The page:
Hundreds of Harris County small businesses see COVID loans forgiven

Some Harris County business owners, who struggled to stay open during the pandemic, are starting the new year breathing a little easier. A county program that offered tens of millions of dollars, in financial assistance, has been able to turn some of that money into a 'gift'

Jena Moreno's company, The StoryHive, is one of those businesses. "In February, we knew there was a problem, for us, as a small business," says Moreno. The east end video and animation production house does most of it's work between December and April. With events and meetings that evaporated as the pandemic took hold, the business and nearly a dozen employees on shaky ground.

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A federal PPP loan was able to pay people for a couple of months. Then, a $25,000 zero-interest small business loan, from Harris County, was able to keep things going a little longer. "It was scary," says Moreno, "You sign up for all of these things, and you don't know what you're signing up for, but you do know you can't let your employees go during a pandemic."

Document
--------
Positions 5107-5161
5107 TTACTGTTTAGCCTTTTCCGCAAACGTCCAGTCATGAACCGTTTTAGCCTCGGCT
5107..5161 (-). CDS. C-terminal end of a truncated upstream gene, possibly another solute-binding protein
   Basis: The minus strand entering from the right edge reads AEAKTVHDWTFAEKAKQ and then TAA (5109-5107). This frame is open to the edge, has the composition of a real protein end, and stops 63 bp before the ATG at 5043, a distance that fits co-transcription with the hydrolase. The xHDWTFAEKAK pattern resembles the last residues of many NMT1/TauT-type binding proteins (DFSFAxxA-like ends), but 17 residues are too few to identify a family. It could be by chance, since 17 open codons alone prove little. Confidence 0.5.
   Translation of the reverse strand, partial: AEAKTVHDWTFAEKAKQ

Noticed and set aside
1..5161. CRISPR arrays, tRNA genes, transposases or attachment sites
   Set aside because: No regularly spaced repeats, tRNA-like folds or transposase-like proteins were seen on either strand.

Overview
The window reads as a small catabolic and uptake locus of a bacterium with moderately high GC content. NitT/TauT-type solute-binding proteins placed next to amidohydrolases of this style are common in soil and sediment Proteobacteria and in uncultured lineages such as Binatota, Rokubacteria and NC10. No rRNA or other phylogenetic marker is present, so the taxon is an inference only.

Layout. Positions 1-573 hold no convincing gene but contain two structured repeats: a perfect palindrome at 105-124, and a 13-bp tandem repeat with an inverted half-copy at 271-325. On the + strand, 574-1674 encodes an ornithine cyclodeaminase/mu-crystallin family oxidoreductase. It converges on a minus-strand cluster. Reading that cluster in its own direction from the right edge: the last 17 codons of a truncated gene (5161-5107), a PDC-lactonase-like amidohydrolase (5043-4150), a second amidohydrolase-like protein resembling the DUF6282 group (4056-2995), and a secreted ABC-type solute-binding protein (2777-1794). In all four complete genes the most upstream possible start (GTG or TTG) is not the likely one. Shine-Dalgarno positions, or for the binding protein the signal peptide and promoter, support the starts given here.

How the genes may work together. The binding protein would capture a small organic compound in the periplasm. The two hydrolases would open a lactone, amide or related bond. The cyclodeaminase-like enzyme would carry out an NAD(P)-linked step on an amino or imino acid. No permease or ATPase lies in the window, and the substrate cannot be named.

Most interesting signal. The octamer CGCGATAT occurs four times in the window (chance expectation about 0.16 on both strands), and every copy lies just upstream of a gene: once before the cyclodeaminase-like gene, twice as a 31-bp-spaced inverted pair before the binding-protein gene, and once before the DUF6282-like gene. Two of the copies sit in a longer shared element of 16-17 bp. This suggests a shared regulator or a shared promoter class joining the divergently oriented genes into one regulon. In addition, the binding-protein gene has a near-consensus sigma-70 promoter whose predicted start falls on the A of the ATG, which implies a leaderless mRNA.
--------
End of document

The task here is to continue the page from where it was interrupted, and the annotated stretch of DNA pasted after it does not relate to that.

Harris County partnered with the Houston-Galveston Area Council to disburse $40 million dollars, in loans, to small businesses at risk of collapse. Now, $10 million dollars in federal Cares Act money is able to convert hundreds of those 'loans' to 'grants', that don't have to be repaid. "Instead of allocating precious financial resources to paying back a loan, they can use their funds for important things like paying staff salaries, paying rent, utility bills, and keeping their business afloat," says H-GAC manager Omar Fortune.

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Harris County commissioner Adrian Garcia spearheaded the original effort to make the loans available, and while he says the grants are great, demand is even greater. 7000 small businesses asked for help and resources could not stretch far enough to help them all, as the pandemic continues to take a terrible toll. "I'm seeing boarded up doors; I'm seeing empty buildings, empty parking lots; I'm seeing places that used to be bustling, and that's not the case, today," says Garcia.

Still, it is encouraging that 444 small businesses received grants, that will reduce financial pressures, as other counties and states are copying the way Harris County made that happen. Additionally, the new administration has signaled that additional relief efforts are a high-priority to help those who are still struggling.